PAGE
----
The title sounds insane even to myself, but this is an actual issue.

Few weeks ago we connected a set of Microlab FC330 speakers to a computer replacing the previous speakers.

The user soon complained that the new speakers mute themselves every 10-30 minutes. Upon inspecting the problem, it turned out that the windows system volume gets turned down to 0. It's also not that consistent on timing. It mostly turns down when the user is actively using the computer - we once left it overnight and it was still loud on the next morning. But there are also exceptions where nobody is touching the machine but it still mutes.

My colleague who investigated the problem reported that the windows volume also behaved somewhat bizarre. Seemingly turning up few units above zero it was still silent and only started to sound on some 7 or so units of volume. However, when turning down and up manually again, the sound remains audible at anything above 0.

Initially we assumed it's impossible and the problem just coincided with the speaker swap. We removed Lenovo audio driver wrapper, reinstalled Realtek, tried swapping keyboard, but nothing helped. Then we connected the speakers to another machine and the problem remained there.

After all it appears that the problem is indeed within the speakers. How is this even possible? The speakers are connected via 3.5mm jack, can speakers send any commands and is anyone listening for those commands on the computer side??

We tried the speakers on Lenovo machines having 10EC 0662 audio device. But these were the only things in common - they have different OSes (Win7 and Win10) and different motherboards (chipsets are H81 and Q85).

  • In the previous millennium a friend of mine had 10BASE2 LAN with his neighbor. They were also using two old phones to talk to each other. These phones had electric generators with cranks to call the operator originally, but in their case it just made the other side ring. When my friend was turning the crank too fast, there was enough electromagnetic field to (apparently) induce current in a speaker cable nearby, which made his sound card mute itself. Back then we interpreted this (wrongly?) as a part of some defense reaction built into the sound card, that prevents damage to its electronics. – Kamil Maciorowski Jan 18 '18 at 22:55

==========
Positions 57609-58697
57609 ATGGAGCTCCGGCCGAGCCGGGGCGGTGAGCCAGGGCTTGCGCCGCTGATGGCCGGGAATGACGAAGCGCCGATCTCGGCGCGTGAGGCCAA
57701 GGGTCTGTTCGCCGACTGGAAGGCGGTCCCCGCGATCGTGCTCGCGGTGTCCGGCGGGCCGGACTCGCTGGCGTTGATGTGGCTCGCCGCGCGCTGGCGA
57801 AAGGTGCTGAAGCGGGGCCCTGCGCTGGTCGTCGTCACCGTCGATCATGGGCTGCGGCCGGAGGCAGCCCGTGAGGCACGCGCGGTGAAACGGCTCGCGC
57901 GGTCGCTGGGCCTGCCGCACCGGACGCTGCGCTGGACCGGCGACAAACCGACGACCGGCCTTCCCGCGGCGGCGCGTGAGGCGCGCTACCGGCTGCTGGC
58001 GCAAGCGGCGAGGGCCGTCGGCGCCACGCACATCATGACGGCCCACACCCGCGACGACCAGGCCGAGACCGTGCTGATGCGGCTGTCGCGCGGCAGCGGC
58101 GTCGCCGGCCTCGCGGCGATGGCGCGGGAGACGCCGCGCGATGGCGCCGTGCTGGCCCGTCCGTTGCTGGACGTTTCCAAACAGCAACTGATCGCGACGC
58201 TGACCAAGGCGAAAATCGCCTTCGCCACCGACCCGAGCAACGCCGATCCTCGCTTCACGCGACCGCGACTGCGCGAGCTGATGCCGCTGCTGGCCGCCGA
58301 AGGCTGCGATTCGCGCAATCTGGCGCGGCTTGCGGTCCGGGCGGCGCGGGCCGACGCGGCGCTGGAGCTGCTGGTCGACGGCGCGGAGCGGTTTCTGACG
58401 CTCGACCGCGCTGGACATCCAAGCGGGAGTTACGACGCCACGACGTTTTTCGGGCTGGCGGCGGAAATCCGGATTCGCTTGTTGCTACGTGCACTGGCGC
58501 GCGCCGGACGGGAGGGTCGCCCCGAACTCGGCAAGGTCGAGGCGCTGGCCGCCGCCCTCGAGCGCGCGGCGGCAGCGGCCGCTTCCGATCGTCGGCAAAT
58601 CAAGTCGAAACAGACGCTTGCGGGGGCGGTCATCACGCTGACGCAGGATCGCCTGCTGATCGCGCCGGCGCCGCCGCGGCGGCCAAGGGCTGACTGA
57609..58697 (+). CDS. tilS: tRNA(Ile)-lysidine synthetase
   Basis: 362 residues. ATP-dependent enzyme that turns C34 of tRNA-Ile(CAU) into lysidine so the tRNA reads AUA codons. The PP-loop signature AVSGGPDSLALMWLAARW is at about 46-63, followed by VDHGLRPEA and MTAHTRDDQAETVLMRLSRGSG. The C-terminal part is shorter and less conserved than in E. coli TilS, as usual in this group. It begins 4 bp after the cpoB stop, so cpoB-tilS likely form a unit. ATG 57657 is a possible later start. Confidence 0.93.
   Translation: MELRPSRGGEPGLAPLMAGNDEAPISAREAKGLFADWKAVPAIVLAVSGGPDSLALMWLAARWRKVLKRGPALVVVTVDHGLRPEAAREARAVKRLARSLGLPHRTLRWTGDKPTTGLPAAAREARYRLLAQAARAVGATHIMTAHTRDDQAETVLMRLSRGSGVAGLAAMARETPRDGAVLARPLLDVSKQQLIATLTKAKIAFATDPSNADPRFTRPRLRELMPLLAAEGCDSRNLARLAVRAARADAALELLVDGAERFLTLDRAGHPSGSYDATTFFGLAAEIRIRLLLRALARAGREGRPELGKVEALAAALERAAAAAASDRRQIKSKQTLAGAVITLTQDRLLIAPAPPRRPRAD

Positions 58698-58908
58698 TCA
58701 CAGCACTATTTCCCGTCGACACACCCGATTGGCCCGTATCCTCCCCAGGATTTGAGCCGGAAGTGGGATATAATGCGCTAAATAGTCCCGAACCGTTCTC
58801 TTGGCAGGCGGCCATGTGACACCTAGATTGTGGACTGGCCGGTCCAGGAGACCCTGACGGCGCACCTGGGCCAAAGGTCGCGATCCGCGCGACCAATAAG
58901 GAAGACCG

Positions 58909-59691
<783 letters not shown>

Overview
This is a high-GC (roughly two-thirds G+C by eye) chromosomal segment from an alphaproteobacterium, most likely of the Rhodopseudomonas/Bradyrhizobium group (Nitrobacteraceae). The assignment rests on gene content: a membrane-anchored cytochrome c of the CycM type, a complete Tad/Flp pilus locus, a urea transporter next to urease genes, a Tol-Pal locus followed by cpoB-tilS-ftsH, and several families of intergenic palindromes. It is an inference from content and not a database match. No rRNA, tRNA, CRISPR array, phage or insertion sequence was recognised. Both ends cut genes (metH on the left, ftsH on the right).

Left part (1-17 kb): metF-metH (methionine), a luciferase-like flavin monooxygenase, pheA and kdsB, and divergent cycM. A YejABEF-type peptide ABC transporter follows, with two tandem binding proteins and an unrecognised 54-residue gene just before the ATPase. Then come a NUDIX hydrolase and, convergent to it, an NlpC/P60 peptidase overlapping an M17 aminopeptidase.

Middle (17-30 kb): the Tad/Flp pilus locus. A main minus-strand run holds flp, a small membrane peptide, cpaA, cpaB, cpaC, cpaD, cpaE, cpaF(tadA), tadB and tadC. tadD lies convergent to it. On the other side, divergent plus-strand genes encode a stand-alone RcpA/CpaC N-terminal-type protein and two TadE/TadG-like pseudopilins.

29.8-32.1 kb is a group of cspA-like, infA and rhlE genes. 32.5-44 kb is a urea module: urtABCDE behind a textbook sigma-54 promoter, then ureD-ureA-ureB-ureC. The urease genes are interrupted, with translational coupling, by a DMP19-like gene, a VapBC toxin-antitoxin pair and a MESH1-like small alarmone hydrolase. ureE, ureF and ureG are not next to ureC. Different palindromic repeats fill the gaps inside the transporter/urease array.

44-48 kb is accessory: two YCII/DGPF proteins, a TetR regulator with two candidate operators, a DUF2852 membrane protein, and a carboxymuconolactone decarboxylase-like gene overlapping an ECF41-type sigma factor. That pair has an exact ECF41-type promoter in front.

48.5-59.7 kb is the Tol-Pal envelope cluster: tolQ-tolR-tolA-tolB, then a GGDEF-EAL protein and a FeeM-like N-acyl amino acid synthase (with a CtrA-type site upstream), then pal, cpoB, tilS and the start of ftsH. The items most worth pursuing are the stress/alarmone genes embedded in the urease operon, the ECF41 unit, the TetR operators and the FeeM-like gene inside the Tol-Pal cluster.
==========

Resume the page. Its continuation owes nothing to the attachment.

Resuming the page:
The speakers are connected via 3.5mm jack, can speakers send any commands and is anyone listening for those commands on the computer side??

You wouldn't believe it, but yes, it is actually possible.

A normal 3.5mm jack can't do this. They have just 3 channels: left, right, ground.

But there are headphones out there with controls on them. These controls are sent on the 5th channel. If somehow the soundcard sees normal audio as these commands, it could interpret normal audio as "volume down".

The only reason I can think of that would trigger this, is if something hits the cable and as a result the cable moves triggering this effect.

I would therefor start by replacing the 3.5mm audio cable for another one and see if the problem persists.

  • Oh, this might be the case! Is there a way to tell apart the 3 channel and more-channel cables by looking at the jack? – Džuris Jan 18 '18 at 22:47
  • Nevermind, we found it ourselves. Just look at the separators and count the conductive sections. The cables are called TRS, TRRS, TRRRS etc where each letter represents a section (T - tip, R - ring, S - sleeve). – Džuris Jan 18 '18 at 22:55
  • Yes. And if a cable can't go all the way in, it may breach 2 sections which is often the case for weird glitches such as mono audio, phased audio, or even worse, sudden weird things like volume down. – LPChip Jan 19 '18 at 7:35
  • Unfourtunately, the problem remains after cable replacement. Maybe you've got any other ideas? – Džuris Jan 20 '18 at 22:32
  • Watch how the cable is inside the slot. If there are metal bars from the case preventing an exact insert into the computer, it may be the cause of this. Usually these cables have plastic connectors that you can cut into with a knife to solve this issue. – LPChip Jan 20 '18 at 23:21

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